Could it be that focusing on what students should know and be able to do has caused us to lose sight of what we want students to be—readers and writers who can and do read and write?
I don’t mean to suggest that standards haven’t brought both consistency and transparency to curricula. They have. The tail, however, has begun to wag the dog. Instead of providing a map of the skills required for literacy, standards have themselves become the goal.
For me, standards should be like a computer’s operating system, running efficiently and silently in the background, supporting basic functions, and controlling peripherals. Maybe the comparison breaks down when it comes to controlling classroom peripherals like paper airplanes, but standards are not the endpoint but the very underpinning for our lessons.
Everyone would agree that the goal is to help children become confident learners who can read and write and choose to do so. Too often, practicing discrete skills in isolation consumes instructional time better spent reading. After all, students only develop automaticity with basic reading skills in the process of re-applying those skills over and over in many different contexts and with many different kinds of texts.
Consider for a moment your own fluency on a computer. I’ll wager you are really good at the applications that you use every day and much less so with programs you may have sat through training on but rarely use. Practice doesn’t always make perfect, but it does make permanent.
Let’s apply this idea to reading. Once students have acquired the basic skills, what they need most is time with the books. I love research that supports what I already believe. Survey results from the National Assessment for Educational Progress (NAEP) in reading for eighth and twelfth grades demonstrate what English teachers know in their hearts to be true: students who read become better readers than those who don’t.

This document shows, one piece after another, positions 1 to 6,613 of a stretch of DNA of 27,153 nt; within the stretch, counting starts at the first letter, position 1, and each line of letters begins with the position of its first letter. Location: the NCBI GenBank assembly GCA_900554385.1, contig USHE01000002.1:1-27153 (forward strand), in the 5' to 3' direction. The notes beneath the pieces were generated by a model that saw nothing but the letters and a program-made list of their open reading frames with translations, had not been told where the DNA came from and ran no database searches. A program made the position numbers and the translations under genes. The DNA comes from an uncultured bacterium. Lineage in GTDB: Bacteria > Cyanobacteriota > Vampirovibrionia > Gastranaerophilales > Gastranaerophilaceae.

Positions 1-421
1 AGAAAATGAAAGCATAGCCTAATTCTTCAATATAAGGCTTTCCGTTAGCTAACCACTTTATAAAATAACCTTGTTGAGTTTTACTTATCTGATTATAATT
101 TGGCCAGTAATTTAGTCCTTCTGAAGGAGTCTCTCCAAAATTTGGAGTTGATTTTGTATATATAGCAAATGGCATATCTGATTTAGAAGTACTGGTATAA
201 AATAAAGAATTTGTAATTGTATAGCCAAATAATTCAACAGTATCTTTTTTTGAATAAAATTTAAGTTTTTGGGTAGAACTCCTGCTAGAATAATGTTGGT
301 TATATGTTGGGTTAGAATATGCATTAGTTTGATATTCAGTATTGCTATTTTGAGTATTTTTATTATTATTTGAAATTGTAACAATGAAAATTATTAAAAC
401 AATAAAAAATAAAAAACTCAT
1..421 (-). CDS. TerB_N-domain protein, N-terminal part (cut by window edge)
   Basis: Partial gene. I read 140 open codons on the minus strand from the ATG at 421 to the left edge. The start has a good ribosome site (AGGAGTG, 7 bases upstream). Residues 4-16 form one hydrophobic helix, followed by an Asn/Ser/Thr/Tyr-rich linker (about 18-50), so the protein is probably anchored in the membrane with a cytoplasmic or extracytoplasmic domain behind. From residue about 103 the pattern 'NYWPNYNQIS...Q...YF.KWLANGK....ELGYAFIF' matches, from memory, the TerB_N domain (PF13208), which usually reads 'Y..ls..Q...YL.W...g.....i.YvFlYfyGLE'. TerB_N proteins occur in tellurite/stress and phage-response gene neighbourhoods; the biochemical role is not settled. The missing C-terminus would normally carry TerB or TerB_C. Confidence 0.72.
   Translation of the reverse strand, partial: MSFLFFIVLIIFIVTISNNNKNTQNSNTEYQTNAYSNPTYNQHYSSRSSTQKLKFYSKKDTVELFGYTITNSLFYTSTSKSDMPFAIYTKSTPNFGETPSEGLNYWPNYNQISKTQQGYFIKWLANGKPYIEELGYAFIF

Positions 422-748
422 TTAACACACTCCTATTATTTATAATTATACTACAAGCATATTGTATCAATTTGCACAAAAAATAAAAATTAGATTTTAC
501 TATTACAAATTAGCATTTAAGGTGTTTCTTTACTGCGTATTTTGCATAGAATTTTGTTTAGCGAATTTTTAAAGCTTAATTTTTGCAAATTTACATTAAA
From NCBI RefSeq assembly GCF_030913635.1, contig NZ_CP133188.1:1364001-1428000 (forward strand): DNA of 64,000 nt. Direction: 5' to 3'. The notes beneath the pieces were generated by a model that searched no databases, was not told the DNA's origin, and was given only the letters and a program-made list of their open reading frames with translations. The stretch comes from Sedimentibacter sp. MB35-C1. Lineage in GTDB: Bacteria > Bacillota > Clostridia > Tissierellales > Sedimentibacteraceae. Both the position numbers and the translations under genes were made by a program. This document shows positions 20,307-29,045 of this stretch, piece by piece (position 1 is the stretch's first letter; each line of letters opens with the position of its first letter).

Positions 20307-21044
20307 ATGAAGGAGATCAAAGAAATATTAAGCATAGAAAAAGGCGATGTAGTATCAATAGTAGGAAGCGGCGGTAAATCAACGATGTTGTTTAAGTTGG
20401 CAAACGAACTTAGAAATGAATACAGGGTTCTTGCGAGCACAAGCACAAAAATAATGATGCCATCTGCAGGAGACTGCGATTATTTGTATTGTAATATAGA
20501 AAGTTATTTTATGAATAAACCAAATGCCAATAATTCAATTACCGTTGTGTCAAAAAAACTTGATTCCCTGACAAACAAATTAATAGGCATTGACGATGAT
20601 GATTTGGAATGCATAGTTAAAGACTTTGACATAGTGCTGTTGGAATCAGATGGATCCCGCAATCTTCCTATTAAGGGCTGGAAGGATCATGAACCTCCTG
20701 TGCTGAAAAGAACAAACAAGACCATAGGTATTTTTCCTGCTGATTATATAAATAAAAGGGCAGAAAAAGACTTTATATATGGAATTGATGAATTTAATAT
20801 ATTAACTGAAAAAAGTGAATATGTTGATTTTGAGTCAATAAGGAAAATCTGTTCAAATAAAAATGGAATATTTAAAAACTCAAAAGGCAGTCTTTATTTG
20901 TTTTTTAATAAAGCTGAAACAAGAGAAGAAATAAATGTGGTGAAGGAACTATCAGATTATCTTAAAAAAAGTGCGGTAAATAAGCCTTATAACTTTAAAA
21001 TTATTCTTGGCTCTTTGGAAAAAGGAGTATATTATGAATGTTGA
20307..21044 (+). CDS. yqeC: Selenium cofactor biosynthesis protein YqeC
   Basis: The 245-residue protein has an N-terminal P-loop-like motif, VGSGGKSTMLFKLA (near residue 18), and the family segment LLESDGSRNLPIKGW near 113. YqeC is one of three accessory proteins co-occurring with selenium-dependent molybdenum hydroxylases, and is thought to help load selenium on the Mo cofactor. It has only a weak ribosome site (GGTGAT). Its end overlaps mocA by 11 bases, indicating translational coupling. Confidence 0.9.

- Eighth-graders who read five or fewer pages per day scored lower than those who read more pages in school and for homework. Twelfth-graders who read at least six to ten pages per day in school and for homework scored higher than those who read five or fewer pages.
- Eighth-graders who read for pleasure almost every day scored higher than those who read for fun less frequently. Twelfth-graders who read for pleasure almost every day scored higher than students who never or hardly ever read for fun.
The implications of these NAEP findings are clear. If we hope to see improvement in reading achievement, students will need to read significantly more in many different contexts for a variety of purposes including their own pleasure. We should be every bit as concerned about the large number of students who don’t read as we are about those who can’t. Volume matters.
The views expressed in this article are those of the author and do not necessarily represent those of HMH.
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